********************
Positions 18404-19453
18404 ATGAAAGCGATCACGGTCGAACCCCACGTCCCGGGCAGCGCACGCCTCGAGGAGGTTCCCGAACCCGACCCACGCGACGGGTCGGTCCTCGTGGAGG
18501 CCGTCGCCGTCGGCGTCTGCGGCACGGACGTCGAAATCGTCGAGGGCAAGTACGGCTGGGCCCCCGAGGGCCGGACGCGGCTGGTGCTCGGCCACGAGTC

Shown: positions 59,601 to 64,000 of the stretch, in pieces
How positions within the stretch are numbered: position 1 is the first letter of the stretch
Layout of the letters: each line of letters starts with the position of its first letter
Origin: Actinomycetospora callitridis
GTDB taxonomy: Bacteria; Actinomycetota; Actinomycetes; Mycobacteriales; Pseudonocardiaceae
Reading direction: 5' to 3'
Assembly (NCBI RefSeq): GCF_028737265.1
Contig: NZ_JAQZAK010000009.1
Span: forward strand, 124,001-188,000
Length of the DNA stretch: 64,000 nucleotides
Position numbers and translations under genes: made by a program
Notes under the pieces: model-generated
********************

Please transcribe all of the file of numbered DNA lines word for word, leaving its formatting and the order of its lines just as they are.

Positions 18404-19453
18404 ATGAAAGCGATCACGGTCGAACCCCACGTCCCGGGCAGCGCACGCCTCGAGGAGGTTCCCGAACCCGACCCACGCGACGGGTCGGTCCTCGTGGAGG
18501 CCGTCGCCGTCGGCGTCTGCGGCACGGACGTCGAAATCGTCGAGGGCAAGTACGGCTGGGCCCCCGAGGGCCGGACGCGGCTGGTGCTCGGCCACGAGTC

Shown: positions 59,601 to 64,000 of the stretch, in pieces
How positions within the stretch are numbered: position 1 is the first letter of the stretch
Layout of the letters: each line of letters starts with the position of its first letter
Origin: Actinomycetospora callitridis
GTDB taxonomy: Bacteria; Actinomycetota; Actinomycetes; Mycobacteriales; Pseudonocardiaceae
Reading direction: 5' to 3'
Assembly (NCBI RefSeq): GCF_028737265.1
Contig: NZ_JAQZAK010000009.1
Span: forward strand, 124,001-188,000
Length of the DNA stretch: 64,000 nucleotides
Position numbers and translations under genes: made by a program
Notes under the pieces: model-generated